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A Walking Tour of Hamburg {Guest Post by Diana from Life in German}

Another day, another awesome guest poster! Today's featured blogger is Diana from Life in German. She ​​and her family moved to Germany in 2012, and now Diana's blogging about her life overseas. I hope you enjoy her walking tour through Hamburg--make sure to follow her on her social media channels (at the bottom of the post)!


Today I will be writing about my current city, Hamburg. It is Germany's second largest city, and its biggest port (the second busiest in Europe). Hamburg is known as a gateway to the World. 

And lucky for us there is a free walking tour that takes you to some of the main parts of the city.

Here's a short recap:

It started at 11 am at the Kleine (little) alster, a canal leading to the Alster, which has been dammed In the centre of Hamburg [the Alster forms two artificial lakes in the city of Hamburg].

we then walked over to the Hamburg Rathaus (city hall).

We visited a couple of churches, the first two being St. Jacobi and St Petri:

St. Jacobi is known for its organ, The Arp Schnitger Organ. It is the largest Baroque organ of the North German type in terms of its resonant capacity.

St Petri has has two lion head statues on each door at the entrance.. When the first one was built, the architect had never seen a lion, so he made it to what he imagined it looked like. The second one was built after seeing a lion, so it looks a little more normal.

Our tour guide, Antonio, told us how the bombing in 1943 really affected the city, especially St Nikolai Church. Which had been burnt down in the fire of 1842 (which started in Deichstrasse) and then rebuilt, only to be left in poignant WWII ruins.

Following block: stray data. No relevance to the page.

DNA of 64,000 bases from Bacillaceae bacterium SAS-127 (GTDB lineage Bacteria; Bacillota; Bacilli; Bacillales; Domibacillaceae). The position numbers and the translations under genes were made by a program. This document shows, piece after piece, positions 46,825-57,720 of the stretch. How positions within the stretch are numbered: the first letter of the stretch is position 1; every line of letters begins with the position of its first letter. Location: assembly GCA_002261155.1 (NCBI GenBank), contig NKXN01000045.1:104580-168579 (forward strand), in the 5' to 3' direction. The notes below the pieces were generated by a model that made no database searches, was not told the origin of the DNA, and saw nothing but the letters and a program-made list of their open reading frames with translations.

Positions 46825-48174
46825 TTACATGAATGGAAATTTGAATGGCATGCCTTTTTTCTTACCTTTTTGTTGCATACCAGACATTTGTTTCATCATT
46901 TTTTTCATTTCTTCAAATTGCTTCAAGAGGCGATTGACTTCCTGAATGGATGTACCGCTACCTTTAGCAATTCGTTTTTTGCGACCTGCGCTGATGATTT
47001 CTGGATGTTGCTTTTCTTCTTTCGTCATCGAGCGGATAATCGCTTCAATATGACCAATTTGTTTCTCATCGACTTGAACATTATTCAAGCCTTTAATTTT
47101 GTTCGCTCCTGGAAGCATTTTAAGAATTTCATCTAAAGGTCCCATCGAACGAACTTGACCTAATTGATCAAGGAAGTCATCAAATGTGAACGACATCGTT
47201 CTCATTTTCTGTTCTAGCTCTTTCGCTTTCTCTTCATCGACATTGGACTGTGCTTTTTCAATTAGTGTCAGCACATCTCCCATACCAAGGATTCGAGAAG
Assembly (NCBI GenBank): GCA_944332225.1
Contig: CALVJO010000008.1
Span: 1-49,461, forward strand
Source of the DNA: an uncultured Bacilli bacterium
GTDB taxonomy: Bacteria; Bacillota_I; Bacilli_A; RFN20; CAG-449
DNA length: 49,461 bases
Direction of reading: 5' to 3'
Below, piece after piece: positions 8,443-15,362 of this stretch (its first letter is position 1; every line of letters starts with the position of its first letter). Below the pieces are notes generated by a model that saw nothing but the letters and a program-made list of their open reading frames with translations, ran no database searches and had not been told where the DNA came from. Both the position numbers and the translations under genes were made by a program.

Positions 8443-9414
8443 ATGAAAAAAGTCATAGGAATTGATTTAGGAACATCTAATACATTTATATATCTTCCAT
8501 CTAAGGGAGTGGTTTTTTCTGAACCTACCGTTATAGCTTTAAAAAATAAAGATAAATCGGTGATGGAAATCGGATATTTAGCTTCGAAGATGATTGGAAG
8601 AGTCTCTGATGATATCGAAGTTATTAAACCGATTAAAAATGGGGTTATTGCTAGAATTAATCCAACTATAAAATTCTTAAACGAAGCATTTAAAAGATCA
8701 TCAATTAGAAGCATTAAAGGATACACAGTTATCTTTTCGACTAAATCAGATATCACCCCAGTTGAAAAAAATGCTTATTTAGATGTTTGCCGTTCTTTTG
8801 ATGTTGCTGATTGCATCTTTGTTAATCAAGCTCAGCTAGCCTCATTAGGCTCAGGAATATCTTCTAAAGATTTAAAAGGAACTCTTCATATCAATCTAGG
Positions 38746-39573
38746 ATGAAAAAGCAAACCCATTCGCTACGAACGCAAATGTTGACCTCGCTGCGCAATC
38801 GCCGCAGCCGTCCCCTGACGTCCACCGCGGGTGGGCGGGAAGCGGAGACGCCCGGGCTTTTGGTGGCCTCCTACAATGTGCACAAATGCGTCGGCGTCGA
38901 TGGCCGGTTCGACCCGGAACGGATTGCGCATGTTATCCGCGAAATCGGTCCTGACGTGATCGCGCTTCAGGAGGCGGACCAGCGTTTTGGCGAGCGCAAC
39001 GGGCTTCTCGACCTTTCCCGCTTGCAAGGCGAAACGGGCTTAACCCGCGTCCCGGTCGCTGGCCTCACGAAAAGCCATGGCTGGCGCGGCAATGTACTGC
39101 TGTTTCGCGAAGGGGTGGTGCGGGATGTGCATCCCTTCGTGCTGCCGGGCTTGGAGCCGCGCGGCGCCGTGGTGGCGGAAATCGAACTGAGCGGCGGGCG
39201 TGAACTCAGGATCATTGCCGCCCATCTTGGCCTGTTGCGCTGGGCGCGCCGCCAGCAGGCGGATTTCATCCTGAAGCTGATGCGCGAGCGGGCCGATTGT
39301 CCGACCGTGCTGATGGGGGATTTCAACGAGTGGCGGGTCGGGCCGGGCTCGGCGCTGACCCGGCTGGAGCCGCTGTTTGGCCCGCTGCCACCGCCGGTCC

Here you can see a part of the church’s tower which is the biggest remaining part.  [I used an old picture, because it is currently under scaffolding].

Another interesting piece of architecture in Hamburg is the Chilehaus – it is a masterpiece. When you see it from an angle, it looks like a boat!

The tour ended in HafenCity(Port City). Our guide mentioned to us how this part of the port was removed from the jurisdiction to allow the area to be redeveloped.
  • It is the largest rebuilding project in Europe.
  • When finished in twenty years’ time, it will house 12,000 people, and host a workforce of 40,000.
  • It has many different museums.

I took advantage of the fact that we had two out of town guests and we went on the tour for the second time. Both of them liked it alot, they got to know more about the city we currently live in, what did you think